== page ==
by Matt Fraction (writer), Salvador Larroca (art), Frank D’Armata (colors), and Joe Caramagna (letters)
The Story: Stane goes poking around his own body, Spymaster wreaks office havoc, Tony removes the Extremis Armour, and “Detroit Steel” gets creepy.
The Review: Matt Fraction gets a lot of slack for the decompression present in a lot of his comics. In other words, arcs go on forever and not much happens in each individual issue. Between his work on the Defenders and the last few issues of Invincible Iron Man, it seems like he’s making a conscious effort to fight against that bad habit. Nowhere is this clearer than this issue of Invincible Iron Man.
Put simply, a LOT happens in this issue, which makes it feel well-worth the $3.99. Every major character gets a significant moment and there are lots of scenes that either come close to resolving a plot thread or leave you hungering for more. For instance, Spymaster fights Bethany Cabe, we find out who the new Iron Man is, a very insane “Detroit Steel” goes all creeper on Sasha Hammer, Stane performs cringe-worthy surgery on himself, and somehow Fraction even finds time for a couple of flashbacks to Tony and Stane’s respective childhoods to juxtapose the two and their fathers. Many of these threads end on cliffhangers, guaranteeing that you’ll want the next issue. It’s really crazy though how many story beats and how much entertainment Fraction crams into this standard-sized issue. Yet, despite this, nothing feels rushed or glossed over, with each element being satisfying in its own right.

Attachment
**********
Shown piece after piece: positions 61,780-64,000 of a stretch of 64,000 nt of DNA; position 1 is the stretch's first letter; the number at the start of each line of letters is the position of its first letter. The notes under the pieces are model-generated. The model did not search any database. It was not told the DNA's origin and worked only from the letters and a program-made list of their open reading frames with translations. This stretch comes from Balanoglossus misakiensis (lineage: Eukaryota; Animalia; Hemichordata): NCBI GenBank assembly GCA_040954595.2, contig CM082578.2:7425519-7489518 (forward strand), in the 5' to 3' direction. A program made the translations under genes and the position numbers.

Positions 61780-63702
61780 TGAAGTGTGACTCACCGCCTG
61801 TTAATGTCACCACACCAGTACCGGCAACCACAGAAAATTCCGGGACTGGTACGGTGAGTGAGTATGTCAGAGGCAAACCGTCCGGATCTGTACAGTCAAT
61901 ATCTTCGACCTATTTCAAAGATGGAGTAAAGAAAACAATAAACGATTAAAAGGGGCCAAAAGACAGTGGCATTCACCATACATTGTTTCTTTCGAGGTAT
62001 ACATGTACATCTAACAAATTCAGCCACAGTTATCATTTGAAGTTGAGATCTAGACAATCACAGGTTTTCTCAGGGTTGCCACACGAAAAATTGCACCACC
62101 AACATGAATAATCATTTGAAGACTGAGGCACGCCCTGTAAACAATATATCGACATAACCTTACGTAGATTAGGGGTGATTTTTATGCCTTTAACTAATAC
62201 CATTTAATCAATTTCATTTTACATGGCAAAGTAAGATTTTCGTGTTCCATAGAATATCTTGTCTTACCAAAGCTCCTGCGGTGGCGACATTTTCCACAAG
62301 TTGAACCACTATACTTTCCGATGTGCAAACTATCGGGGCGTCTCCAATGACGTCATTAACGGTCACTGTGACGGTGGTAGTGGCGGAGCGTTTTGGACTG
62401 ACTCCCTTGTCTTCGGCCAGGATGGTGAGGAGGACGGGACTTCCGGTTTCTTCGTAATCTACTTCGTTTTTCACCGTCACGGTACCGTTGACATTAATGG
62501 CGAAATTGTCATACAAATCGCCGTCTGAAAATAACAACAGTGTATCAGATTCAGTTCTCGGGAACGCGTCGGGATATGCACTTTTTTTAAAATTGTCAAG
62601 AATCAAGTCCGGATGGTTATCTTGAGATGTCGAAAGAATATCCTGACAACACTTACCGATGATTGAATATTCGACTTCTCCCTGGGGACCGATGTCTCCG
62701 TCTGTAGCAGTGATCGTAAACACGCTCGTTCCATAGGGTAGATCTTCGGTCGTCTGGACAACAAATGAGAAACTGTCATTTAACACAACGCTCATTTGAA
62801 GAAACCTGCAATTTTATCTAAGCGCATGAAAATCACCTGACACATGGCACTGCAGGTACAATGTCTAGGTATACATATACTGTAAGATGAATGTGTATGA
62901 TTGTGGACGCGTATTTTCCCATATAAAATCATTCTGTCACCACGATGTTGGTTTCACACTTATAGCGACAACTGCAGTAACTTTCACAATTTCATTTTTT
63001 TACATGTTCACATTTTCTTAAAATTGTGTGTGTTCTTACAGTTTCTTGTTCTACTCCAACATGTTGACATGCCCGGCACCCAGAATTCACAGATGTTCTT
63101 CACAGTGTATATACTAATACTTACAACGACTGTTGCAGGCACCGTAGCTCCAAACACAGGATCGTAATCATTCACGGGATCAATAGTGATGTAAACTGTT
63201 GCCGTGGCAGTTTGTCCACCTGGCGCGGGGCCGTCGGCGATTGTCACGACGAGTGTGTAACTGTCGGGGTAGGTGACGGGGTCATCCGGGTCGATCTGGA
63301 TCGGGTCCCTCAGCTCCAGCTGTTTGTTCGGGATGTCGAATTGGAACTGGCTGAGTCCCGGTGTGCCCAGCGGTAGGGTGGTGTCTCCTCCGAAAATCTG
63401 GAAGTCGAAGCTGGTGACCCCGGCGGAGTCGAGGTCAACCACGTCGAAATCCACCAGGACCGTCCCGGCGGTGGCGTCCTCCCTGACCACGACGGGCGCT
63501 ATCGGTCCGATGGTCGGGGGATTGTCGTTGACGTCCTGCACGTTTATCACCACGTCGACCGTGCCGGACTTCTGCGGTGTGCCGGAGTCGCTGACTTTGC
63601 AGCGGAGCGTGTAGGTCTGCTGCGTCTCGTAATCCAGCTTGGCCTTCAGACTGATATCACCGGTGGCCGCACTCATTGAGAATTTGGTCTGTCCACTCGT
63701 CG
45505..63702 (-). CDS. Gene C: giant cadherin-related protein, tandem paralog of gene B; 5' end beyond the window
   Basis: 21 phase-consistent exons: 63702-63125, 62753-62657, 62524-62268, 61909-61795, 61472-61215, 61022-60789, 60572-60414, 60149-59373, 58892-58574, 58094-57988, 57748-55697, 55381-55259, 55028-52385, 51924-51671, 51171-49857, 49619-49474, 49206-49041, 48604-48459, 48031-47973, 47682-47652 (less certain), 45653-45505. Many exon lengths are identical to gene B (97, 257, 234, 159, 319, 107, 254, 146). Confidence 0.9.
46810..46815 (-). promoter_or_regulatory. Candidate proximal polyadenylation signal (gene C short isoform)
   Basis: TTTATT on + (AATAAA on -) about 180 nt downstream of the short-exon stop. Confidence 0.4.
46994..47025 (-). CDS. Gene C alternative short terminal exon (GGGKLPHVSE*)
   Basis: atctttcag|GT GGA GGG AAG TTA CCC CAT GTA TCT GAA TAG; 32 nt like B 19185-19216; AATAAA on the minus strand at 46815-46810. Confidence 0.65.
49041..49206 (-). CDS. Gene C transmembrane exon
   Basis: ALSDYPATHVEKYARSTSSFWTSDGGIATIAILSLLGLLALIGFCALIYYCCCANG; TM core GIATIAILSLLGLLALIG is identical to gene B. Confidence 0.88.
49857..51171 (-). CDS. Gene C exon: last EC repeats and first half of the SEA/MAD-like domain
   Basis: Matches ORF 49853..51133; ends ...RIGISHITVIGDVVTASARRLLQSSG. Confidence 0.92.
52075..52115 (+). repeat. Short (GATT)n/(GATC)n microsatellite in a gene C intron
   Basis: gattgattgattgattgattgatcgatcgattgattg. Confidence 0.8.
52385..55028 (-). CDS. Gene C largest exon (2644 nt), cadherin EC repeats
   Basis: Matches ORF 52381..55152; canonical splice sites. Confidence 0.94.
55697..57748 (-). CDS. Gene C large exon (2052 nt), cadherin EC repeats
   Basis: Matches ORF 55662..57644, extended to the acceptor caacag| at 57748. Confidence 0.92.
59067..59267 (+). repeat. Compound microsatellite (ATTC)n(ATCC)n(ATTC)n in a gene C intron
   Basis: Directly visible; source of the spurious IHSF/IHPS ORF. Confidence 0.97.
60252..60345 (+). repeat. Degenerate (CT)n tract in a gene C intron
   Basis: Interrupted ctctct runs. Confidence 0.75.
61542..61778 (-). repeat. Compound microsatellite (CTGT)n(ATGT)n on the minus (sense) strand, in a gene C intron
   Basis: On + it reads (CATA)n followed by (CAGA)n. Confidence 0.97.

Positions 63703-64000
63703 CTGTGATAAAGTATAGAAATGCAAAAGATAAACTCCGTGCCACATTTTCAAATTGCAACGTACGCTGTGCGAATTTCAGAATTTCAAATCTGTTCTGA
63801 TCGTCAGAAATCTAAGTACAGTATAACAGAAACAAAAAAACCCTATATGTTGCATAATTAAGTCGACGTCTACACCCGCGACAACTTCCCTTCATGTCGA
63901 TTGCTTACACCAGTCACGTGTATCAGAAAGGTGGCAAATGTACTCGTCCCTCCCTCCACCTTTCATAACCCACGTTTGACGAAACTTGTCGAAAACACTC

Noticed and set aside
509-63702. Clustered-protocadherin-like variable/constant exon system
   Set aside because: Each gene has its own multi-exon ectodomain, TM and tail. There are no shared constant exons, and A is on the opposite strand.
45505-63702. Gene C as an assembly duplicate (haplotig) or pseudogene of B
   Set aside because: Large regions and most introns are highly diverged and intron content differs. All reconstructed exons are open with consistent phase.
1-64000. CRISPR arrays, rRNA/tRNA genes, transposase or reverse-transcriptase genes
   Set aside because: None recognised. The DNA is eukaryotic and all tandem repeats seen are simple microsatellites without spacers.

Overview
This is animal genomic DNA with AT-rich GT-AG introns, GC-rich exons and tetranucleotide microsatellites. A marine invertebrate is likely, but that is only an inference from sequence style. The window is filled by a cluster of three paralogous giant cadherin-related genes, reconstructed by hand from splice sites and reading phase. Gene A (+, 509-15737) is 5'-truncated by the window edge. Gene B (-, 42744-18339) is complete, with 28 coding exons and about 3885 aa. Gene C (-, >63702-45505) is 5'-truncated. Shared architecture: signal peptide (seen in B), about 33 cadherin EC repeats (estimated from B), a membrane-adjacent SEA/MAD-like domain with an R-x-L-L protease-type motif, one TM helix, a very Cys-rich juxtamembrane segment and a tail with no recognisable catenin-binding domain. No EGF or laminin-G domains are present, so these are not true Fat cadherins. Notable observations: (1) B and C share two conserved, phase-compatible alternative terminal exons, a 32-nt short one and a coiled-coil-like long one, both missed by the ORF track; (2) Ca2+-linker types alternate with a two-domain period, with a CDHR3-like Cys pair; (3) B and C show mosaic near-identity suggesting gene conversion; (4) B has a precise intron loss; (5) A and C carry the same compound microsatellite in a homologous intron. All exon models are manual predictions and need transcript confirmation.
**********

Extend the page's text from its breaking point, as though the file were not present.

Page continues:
However, not only does Fraction cover a lot of ground plot and character-wise, but he also subtly plays around with genre influences as well. The Spymaster sequence is pure action, the Detroit Steel/Hammer scene has a distinct, “slasher-flick” horror vibe to it, while Tony’s acceding to Babbage carries a hint of intrigue.
Perhaps most impressive is that Fraction, somehow, never spreads himself to thinly. The issue doesn’t feel at all scattered despite how wide-ranging it is.
Art-wise, Larroca does the thing he does month in and month out. It must be said that Larroca must not sleep. He churns out the exact same, solid, polished artwork issue after issue, without any dip in quality. Double-shipping? No problem for Larroca and no fill-in artists needed. It’s ridiculous how consistent he is, even in the face of Marvel’s recent aggressive shipping of its titles. He even gets a little creative here, deviating from his usual style for the flashback pages, which have a more “European,” detailed feel to them. It’s a trick he’s done in the past and it continues to provide a nice contrast to the rest of the book.
Conclusion: Jam-packed with content, big moments, and tons of excitement, Invincible Iron Man continues the roll it’s been on lately, double-shipping be damned.